Reuters reported last week on an agreement reached between Lander premiers in Germany on a licence fee (in similar terms to existing radio and TV licence fees; Ireland and the UK only have the TV version though!) for “computers and mobile phones that can access television and radio programmes via the Internet”.
There’s some chatter and reasonably useful Slashdot discussion on this, including various hypotheticals on firewalled computers and so on. There’s a little bit of information on the collection authority (GEZ)’s website. An important point is that a computer counts as a (warning: interesting and amusing German word on the way) “Zweitgerätefreiheit” – the entitlement that a second or subsequent piece of equipment is covered under the existing licence fee (around five euro a month for radio or 17 for radio/TV). So the biggest ‘hit’ will be offices and others that don’t have an existing licence.
The conceptual issues (as well as the practical ones, which are more popular with others, it seems), are interesting. The GEZ’s FAQ (through my bad German, a dictionary, and auto-translation) argues in defence of the new system (which has been in the pipeline for some time) won’t have a major impact on private households, as the penetration of radio is as close to 100% as makes no significant difference. And follows that with the argument that radio is radio is radio and the method of distribution doesn’t affect the need for public broadcasters to be well funded. What they are saying – without saying it – is that it’s not really an equipment levy, but a flat-rate general tax (with a now-enhanced heavier burden on artificial persons) to support public ‘media’ (the revenue is all flowing to broadcasters and content generators, not locked away for Internet development or broadband rollout or whatever). Therefore it’s not a case of ‘licensing the Internet’, but a modification on the (very European) notion of finding a clever way to pay for public broadcasting (note the Swedish sin of failing to pay the broadcast licence – not as silly as it sounds given that the politician was a) being appointed as Culture Minister and b) a former employee of public radio!).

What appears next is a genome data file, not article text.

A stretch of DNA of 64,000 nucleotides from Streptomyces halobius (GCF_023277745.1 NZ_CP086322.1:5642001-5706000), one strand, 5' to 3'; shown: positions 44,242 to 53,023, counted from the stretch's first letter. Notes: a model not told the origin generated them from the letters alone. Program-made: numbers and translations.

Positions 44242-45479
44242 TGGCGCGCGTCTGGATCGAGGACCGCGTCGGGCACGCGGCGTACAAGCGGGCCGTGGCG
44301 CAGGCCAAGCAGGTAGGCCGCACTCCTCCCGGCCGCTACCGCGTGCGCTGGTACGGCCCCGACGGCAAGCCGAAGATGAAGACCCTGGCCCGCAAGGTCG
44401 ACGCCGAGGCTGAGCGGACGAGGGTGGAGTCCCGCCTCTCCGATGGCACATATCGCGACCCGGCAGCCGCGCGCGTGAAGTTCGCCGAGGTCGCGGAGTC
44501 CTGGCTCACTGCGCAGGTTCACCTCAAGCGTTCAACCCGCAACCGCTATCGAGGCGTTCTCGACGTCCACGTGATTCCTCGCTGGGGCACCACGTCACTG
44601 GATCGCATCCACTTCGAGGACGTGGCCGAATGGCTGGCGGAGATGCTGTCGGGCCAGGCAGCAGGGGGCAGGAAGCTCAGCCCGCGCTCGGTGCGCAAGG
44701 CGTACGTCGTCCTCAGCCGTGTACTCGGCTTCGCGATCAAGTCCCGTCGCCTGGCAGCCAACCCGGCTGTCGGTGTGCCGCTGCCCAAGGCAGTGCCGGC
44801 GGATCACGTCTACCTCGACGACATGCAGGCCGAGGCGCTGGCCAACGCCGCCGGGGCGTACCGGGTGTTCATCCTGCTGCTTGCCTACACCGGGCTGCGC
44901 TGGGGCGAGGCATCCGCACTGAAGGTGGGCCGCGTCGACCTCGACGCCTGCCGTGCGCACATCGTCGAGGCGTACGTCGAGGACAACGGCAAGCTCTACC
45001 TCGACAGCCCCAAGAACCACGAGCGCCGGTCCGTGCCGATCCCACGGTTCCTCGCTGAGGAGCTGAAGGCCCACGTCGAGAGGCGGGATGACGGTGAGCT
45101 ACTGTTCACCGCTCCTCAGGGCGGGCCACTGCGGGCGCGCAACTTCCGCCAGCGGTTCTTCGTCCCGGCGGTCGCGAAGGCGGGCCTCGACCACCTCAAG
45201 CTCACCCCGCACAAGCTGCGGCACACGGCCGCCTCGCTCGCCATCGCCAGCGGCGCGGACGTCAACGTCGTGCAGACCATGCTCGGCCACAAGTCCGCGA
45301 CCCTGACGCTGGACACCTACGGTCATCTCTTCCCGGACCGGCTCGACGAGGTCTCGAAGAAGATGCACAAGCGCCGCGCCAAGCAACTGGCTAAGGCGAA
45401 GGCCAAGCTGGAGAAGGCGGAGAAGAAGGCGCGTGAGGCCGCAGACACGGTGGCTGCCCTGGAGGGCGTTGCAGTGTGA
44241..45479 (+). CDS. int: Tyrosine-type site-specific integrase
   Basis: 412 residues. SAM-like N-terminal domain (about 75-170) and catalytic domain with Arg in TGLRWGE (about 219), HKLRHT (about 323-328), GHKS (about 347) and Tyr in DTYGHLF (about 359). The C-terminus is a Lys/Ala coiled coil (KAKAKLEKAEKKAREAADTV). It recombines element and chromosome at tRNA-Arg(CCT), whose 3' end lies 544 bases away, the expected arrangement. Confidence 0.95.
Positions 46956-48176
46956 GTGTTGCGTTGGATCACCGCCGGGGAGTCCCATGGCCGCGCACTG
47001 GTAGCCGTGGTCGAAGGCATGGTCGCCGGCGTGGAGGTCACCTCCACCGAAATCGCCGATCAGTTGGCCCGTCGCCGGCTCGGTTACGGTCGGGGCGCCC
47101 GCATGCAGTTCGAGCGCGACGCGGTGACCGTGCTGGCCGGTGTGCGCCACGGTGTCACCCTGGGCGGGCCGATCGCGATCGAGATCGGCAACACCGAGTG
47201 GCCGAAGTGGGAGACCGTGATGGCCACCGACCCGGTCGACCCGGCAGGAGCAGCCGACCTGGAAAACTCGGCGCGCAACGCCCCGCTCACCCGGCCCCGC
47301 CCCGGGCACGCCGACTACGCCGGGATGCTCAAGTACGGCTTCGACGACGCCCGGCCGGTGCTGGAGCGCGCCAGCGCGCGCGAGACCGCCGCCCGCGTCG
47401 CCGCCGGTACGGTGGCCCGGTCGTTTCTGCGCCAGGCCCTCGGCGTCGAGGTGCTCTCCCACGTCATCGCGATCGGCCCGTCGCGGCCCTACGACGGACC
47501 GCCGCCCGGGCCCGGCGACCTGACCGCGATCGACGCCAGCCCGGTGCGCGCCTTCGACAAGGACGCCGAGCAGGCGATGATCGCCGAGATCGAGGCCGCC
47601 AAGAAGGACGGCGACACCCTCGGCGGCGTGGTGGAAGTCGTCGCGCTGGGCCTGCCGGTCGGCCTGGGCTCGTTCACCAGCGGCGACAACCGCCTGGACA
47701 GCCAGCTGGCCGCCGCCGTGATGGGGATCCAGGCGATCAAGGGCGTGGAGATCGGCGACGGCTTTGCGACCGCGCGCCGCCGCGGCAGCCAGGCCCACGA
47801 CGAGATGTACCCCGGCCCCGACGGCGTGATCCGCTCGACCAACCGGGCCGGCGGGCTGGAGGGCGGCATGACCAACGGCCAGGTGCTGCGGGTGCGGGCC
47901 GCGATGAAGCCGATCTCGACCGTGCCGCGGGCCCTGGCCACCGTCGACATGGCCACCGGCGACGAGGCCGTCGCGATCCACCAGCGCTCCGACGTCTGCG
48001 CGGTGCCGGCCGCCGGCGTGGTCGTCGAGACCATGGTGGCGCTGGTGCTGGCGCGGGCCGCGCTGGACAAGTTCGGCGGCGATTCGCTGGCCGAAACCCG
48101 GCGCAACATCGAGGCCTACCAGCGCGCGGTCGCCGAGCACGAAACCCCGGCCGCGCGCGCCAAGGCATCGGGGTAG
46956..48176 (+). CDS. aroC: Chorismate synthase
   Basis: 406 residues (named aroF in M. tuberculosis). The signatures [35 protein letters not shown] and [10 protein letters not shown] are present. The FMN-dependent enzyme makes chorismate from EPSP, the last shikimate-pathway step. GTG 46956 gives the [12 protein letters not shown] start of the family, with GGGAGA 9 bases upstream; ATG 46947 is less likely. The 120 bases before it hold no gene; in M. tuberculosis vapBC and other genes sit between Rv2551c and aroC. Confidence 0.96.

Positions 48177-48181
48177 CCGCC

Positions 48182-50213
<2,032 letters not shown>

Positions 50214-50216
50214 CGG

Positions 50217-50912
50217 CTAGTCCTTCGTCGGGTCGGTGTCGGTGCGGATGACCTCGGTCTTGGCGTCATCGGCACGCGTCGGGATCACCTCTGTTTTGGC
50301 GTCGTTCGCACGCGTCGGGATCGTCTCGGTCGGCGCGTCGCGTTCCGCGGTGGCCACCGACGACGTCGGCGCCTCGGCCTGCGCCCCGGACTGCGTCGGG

From my medium-is-important perspective, I see problems with how the scheme is drawn, and potentially huge obstacles on definition and collection. The concept of ‘Internet users’ (whether in their capacity as such or as members of a social democratic society) having an obligation – perhaps even an enhanced one given the fragmentation of audiences – to pay for public broadcasting/media/content/platforms/even mediums-media-whatever – is not so easily dismissed as an application of old ideas to new media, though. The German approach may be more logical, perhaps, than the UK’s notion that watching simulcast TV on your computer creates a licence obligation, but ‘watching back’ or downloading doesn’t. I don’t think that is sustainable, and just causes amusement and abuse. Germany will focus on devices “zum Empfang bereithalten” (ready to receive broadcasts), which is quite common even in UK and Irish history on TVs.